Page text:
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Symptoms of persistent trophoblastic disease and choriocarcinoma

Men and women discussing gestational trophoblastic tumours

This page has information about the symptoms of persistent trophoblastic disease (PTD) and choriocarcinoma. There is information below about

 

A quick guide to what's on this page

Symptoms of persistent trophoblastic disease or choriocarcinoma

Persistent trophoblastic disease and choriocarcinoma are types of pregnancy related tumours called gestational trophoblastic tumours (GTTs). The symptoms include

Vaginal bleeding

This is the most common symptom of persistent trophoblastic disease or choriocarcinoma. If you continue to bleed for longer than normal after a normal pregnancy or a molar pregnancy, it may be a symptom of this disease.

Abdominal swelling

You may have some swelling of your abdomen (tummy). In rare cases, ovarian cysts may develop, which can make the abdomen even larger.

Anaemia

Anaemia means that you have a low number of red blood cells. If you are losing blood because of vaginal bleeding your red blood cell count may drop. Being anaemic can make you feel tired and short of breath.

Symptoms of choriocarcinoma that has spread

If choriocarcinoma spreads it most commonly spreads to the lungs, but other parts of the body can also be involved. If the tumour is affecting your lungs you might have a cough, difficulty breathing and sometimes chest pain. If it has spread to your vagina then you may have excessive bleeding, and your doctor might be able to feel a lump, or nodules on your vagina. Pain can be a symptom if the cancer has spread into your abdomen. And spread to the brain might cause headaches, dizziness and fits (seizures). These symptoms sound very frightening, but choriocarcinoma is nearly always cured, even if it has spread away from the womb.

 

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What PTD and choriocarcinomas are

Persistent trophoblastic disease (PTD) and choriocarcinoma are types of pregnancy related tumours known as gestational trophoblastic tumours (GTT for short). You can read our general information about GTTs

PTD can occur after an abnormal type of pregnancy called a molar pregnancy. Women who have had a molar pregnancy are monitored very closely. So if you develop persistent trophoblastic disease it usually shows up on the tests you have as part of follow up for molar pregnancy before you notice any symptoms.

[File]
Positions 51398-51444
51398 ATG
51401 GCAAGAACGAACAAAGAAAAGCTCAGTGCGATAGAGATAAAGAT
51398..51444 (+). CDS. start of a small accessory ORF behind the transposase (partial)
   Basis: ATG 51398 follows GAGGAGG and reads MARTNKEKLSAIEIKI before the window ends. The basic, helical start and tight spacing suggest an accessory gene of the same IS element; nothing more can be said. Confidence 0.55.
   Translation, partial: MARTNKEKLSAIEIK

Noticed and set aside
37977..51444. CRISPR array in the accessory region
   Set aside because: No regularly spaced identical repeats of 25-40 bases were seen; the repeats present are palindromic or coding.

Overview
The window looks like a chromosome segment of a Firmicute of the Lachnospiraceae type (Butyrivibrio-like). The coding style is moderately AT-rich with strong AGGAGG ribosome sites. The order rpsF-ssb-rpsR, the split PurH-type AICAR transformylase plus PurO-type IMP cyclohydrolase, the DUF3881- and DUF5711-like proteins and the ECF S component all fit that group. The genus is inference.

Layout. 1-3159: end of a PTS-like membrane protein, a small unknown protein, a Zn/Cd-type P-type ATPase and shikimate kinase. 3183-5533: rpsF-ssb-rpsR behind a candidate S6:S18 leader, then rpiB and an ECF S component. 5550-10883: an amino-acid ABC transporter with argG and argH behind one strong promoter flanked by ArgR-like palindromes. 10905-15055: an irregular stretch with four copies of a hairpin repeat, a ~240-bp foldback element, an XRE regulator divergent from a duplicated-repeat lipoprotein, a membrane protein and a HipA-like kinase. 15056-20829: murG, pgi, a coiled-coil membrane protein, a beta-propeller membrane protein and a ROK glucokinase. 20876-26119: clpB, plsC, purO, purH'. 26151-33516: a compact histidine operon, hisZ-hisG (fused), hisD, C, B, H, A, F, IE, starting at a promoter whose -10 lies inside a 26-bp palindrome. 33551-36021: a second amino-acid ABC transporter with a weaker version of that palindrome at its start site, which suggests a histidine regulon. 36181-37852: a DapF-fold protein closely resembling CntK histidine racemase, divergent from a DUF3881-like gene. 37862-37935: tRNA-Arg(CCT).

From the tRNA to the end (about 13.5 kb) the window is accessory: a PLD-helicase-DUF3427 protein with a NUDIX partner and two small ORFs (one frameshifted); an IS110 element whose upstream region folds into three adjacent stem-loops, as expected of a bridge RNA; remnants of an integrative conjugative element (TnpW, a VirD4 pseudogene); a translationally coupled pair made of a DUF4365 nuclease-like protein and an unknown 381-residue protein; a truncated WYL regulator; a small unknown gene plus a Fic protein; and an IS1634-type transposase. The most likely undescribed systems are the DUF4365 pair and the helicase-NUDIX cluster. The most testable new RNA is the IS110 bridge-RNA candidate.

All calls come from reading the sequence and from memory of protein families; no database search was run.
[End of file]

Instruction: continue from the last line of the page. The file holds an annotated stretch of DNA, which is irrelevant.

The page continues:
Choriocarcinoma can occur in the womb after pregnancy, molar pregnancy, a miscarriage or a termination of pregnancy (abortion). It can cause vaginal bleeding. But it can also spread to other parts of the body and the symptoms then depend on which part of the body is affected.

 

Vaginal bleeding

Persistent trophoblastic disease most commonly occurs in the womb, so vaginal bleeding is the most common symptom. If you continue to have vaginal bleeding for longer than usual after a normal pregnancy or a molar pregnancy, it may be a symptom of GTT.

 

Abdominal swelling

You may have some swelling of your abdomen (tummy). In rare cases, ovarian cysts may develop, which can make your abdomen swell more. Ovarian cysts form due to high levels of the hormone human Chorionic Gonadotrophin (hCG) in the body. All types of GTT produce this hormone.

 

Anaemia

Anaemia means that you have a low number of red blood cells in your body. Red blood cells carry oxygen around your body. If you are losing blood due to vaginal bleeding your red blood cell count may drop. Being anaemic can make you feel tired and breathless.

 

Symptoms of choriocarcinoma

Choriocarcinoma starts in the womb but commonly spreads to other parts of the body. The most common place is the lungs, but it can also spread to other areas. 

If you have choriocarcinoma in your lungs, you might have a cough, difficulty breathing and sometimes chest pain. 

If it has spread to your vagina, you may have heavy bleeding, and your doctor might be able to feel a lump (nodules) on your vagina. 

You may have abdominal pain if the choriocarcinoma has spread into an area of your abdomen.

If the choriocarcinoma has spread to the brain you might have headaches, dizziness and fits (seizures). 

These symptoms sound very frightening, but we would like to stress that choriocarcinoma is nearly always cured, even if it has spread to other parts of the body.

 

More information

The earlier a cancer is picked up, the easier it is to treat it and the more likely the treatment is to be successful. So it is important that you go to your GP as soon as possible if you notice worrying symptoms.

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Updated: 22 June 2016